Halsey released her high-anticipated second studio album earlier this month which has fast become a contender for the soundtrack of the summer – these are just some of the highlights we’ve had on repeat.
The stars of the pop universe aligned and gave us Friday 2nd June. Dua Lipa released her long-awaited debut album DL1 and Halsey graced us with the much anticipated hopeless fountain kingdom. The first track from her second studio album ‘Now or Never’, set the stage for the ambitious, highly-stylised project, accompanied by a stunning Baz Luhrmann Romeo + Juliet inspired video. But this is no ‘one hit wonder, the rest is just filler’ pop album. If for some unknown reason you haven’t had a chance to indulge in the sonic delight, here are a selection of highlights that are well worth a listen.
All that glitters is not gold according to track two. Halsey looks back at an unhealthy, abusive relationship, tracing the various stages of regret and loneliness in an honest and often heart-rending way. A real highlight of the album, the opener remains true to its larger concept, but is also the type of confident pop song that any self-respecting sophomore album should open with.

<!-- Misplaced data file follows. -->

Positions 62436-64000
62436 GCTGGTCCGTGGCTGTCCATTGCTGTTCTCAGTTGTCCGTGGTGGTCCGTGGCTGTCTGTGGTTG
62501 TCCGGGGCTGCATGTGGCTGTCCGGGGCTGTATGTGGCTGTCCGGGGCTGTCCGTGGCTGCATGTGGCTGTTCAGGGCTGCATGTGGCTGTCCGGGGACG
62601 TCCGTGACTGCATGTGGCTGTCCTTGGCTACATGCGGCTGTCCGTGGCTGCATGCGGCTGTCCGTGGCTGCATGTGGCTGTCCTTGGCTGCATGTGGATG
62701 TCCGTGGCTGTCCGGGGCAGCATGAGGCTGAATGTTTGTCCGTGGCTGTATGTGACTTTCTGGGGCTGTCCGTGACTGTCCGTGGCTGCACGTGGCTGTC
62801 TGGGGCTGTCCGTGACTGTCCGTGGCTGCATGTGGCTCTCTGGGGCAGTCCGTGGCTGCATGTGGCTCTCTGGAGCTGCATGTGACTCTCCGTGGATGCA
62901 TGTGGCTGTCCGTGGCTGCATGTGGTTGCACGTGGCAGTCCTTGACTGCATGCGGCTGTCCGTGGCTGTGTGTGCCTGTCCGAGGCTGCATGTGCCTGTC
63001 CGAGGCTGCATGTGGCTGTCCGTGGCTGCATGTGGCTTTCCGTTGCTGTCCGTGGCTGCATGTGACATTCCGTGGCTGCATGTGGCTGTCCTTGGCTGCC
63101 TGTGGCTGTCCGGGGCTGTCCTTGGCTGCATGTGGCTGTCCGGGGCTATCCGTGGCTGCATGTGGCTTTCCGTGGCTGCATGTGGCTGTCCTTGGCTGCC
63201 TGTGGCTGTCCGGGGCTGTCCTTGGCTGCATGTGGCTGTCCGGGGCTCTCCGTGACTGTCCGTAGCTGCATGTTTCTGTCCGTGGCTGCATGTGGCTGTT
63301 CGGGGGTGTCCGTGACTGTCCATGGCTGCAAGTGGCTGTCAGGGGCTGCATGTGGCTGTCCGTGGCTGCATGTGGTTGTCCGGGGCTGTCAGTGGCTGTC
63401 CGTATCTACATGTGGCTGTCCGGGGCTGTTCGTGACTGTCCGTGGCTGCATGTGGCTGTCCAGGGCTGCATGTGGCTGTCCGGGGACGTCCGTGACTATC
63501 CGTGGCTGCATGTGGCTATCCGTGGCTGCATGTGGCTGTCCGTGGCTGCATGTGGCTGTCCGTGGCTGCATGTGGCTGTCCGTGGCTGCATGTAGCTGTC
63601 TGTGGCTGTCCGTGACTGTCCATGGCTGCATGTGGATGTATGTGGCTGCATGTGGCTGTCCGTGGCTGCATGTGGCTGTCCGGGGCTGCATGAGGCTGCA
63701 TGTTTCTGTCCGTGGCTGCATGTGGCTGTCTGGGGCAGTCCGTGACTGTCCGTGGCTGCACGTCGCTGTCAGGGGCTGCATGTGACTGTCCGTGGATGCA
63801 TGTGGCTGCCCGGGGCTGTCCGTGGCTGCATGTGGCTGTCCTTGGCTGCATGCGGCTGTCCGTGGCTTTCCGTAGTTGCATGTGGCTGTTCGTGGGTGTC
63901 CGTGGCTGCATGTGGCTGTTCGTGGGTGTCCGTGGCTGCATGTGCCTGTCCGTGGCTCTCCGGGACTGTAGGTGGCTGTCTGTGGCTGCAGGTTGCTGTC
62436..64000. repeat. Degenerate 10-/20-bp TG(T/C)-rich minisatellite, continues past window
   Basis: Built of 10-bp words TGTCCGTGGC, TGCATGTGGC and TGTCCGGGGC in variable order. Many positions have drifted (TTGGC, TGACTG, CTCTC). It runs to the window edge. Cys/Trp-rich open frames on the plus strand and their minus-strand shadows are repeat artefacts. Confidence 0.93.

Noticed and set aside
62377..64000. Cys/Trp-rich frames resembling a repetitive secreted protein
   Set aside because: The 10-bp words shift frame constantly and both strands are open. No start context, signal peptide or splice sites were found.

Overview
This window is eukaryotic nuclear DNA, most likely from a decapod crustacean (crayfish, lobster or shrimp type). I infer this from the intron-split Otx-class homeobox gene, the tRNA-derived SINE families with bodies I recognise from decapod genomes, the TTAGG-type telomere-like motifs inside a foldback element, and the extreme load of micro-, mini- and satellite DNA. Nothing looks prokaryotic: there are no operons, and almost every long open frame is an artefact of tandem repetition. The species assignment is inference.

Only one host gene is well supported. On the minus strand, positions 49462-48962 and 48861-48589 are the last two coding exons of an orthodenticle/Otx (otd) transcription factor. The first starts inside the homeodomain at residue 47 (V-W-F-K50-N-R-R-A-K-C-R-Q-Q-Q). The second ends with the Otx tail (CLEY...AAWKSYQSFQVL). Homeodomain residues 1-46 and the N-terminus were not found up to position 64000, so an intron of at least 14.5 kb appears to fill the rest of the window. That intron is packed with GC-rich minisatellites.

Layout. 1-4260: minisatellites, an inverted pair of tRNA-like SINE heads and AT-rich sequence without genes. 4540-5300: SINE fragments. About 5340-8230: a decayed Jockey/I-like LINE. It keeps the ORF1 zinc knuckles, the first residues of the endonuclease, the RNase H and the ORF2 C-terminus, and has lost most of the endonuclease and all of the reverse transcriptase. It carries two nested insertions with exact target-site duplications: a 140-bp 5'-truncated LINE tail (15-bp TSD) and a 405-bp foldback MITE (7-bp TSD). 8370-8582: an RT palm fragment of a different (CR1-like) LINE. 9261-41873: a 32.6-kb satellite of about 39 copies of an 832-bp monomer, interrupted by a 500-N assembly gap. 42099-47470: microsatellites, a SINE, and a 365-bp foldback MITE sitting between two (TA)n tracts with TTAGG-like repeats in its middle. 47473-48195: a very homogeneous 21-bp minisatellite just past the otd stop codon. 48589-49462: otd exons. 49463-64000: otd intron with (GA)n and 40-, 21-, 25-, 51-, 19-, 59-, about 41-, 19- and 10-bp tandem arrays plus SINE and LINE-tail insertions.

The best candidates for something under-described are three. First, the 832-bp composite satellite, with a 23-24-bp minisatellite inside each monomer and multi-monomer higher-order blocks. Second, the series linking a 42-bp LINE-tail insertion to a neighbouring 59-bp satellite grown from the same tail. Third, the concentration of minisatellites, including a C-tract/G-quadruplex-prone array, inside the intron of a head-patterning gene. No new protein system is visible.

Heaven in Hiding
Following closely behind is a strikingly poetic (with lines like ‘crimson headache, aching blush’ it’s hard not to be) take on desire. Subtle and darkly romantic – always alluding but never explicit – in all the urgency and passion is a song that’s almost operatic in its build and sensual chorus. It is a beautiful track about female sexuality and sexual agency that takes full advantage of the singer’s raw vocal.
The one true ballad of the album is a real standout. Whereas earlier tracks offer brief and stylised glimpses of Halsey’s vulnerability, this is her at her most achingly fragile. In a stripped back track, the singer earnestly apologises to those who have been hurt by her own insecurities and fears – ‘I’m sorry to my unknown lover, sorry that I can’t believe, that anybody ever really starts to fall in love with me’.
Critics often place Halsey on the fine line between ambitious and too theatrical, her style overreaching her substance. ‘Lie’ is a heavily-produced grand affair but in its compact run time and in an album with a dramatic Shakespearean edge, it works. It is one of a series of shorter tracks found on the album, featuring Migos-member Quavo (not his best but he must be earning a record somewhere for the most features of the year).
‘Don’t Play’ intends to be anthemic. It is a vibe. After a series of tracks in which the songstress lays bare all the isolation, desperation and heartbreak that come from bad relationships, poor choices and the general uncertainty of youth, she comes backs with confidence. This is an unapologetic pop song about a young woman feeling herself, and moving on.
This synth-pop infused track documents Halsey’s doomed unrequited love for a mysterious woman that satisfies her need to be wanted but isn’t interested in anything more. Featuring Lauren Jauregui from Fifth Harmony, the two women’s voices blend and merge, sometimes in unison, at others feeding off one another line by line to create a trippy, subjective, and bold take on same-sex relationships.
Words: Gurnesha Bola